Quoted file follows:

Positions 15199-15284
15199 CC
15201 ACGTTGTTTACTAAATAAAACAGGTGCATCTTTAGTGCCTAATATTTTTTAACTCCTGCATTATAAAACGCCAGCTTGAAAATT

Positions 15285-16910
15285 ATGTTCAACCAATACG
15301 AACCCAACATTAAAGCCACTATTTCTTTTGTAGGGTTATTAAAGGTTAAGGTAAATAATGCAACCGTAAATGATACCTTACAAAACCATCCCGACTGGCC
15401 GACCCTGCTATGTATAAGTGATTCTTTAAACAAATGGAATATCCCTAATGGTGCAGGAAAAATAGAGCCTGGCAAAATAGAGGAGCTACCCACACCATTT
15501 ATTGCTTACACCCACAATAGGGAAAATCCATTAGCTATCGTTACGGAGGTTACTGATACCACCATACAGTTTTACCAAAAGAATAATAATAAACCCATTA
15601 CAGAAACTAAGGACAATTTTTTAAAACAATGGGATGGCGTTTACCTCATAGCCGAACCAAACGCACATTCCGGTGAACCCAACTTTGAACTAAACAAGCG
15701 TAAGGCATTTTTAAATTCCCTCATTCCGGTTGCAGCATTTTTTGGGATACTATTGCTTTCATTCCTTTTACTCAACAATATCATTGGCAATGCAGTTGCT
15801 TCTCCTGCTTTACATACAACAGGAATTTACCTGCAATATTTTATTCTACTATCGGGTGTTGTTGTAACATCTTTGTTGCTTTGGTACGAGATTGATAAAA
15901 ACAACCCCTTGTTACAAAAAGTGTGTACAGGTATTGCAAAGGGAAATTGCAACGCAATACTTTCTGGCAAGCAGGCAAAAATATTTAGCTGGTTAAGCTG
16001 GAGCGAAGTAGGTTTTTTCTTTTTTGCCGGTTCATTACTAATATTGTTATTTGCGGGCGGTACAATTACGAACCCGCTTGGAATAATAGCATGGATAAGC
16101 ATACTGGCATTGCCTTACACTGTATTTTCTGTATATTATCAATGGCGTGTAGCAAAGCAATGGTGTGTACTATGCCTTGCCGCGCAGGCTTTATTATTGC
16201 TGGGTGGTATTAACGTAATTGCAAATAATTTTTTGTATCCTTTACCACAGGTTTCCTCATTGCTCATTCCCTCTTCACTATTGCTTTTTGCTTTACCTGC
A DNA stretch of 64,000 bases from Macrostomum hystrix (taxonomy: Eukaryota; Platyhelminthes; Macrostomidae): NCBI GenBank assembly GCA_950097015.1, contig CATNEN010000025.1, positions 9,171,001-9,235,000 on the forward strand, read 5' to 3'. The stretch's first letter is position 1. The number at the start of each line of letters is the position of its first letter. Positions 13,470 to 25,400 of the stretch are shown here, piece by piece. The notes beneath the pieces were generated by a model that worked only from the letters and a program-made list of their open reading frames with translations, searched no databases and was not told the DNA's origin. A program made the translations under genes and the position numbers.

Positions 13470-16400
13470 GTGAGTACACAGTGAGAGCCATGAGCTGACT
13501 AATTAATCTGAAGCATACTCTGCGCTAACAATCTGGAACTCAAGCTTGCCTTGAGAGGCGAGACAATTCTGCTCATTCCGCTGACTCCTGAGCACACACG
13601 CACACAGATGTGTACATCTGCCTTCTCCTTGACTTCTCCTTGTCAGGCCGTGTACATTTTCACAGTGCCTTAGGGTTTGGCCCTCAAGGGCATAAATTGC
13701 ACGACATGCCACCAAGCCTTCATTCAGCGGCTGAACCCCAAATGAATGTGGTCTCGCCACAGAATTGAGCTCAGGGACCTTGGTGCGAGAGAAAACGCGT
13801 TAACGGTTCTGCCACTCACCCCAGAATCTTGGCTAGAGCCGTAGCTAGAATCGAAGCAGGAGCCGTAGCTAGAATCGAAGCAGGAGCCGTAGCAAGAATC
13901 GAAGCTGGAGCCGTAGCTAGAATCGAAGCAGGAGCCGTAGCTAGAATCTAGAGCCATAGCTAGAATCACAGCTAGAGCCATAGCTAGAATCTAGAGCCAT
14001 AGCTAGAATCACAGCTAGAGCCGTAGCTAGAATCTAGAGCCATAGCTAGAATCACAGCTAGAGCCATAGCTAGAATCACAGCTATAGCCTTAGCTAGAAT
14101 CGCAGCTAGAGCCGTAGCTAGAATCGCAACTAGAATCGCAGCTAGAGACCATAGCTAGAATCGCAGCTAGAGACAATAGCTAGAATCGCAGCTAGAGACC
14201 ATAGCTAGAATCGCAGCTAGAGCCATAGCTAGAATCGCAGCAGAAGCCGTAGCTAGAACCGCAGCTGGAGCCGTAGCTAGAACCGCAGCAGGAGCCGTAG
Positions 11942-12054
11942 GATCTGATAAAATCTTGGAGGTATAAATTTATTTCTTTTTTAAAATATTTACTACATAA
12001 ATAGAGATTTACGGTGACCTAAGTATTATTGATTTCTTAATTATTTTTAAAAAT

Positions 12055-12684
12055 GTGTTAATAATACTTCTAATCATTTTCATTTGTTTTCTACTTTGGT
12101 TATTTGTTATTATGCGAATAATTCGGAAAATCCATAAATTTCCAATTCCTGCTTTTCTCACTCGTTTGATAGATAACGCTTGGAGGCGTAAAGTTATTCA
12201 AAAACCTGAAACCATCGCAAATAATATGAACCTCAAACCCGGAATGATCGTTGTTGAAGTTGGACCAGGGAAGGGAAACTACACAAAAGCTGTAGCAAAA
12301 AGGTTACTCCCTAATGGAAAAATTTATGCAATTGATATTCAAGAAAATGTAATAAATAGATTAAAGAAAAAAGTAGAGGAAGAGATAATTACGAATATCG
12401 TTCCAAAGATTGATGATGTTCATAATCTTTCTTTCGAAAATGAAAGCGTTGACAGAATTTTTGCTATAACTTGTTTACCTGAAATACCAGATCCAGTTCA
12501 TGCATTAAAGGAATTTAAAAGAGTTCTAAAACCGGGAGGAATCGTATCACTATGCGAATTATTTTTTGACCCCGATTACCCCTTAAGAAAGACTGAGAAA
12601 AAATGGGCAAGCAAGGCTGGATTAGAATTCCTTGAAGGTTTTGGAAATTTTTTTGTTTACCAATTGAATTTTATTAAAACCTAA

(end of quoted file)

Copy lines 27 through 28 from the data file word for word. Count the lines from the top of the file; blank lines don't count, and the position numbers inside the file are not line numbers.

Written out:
Positions 11942-12054
11942 GATCTGATAAAATCTTGGAGGTATAAATTTATTTCTTTTTTAAAATATTTACTACATAA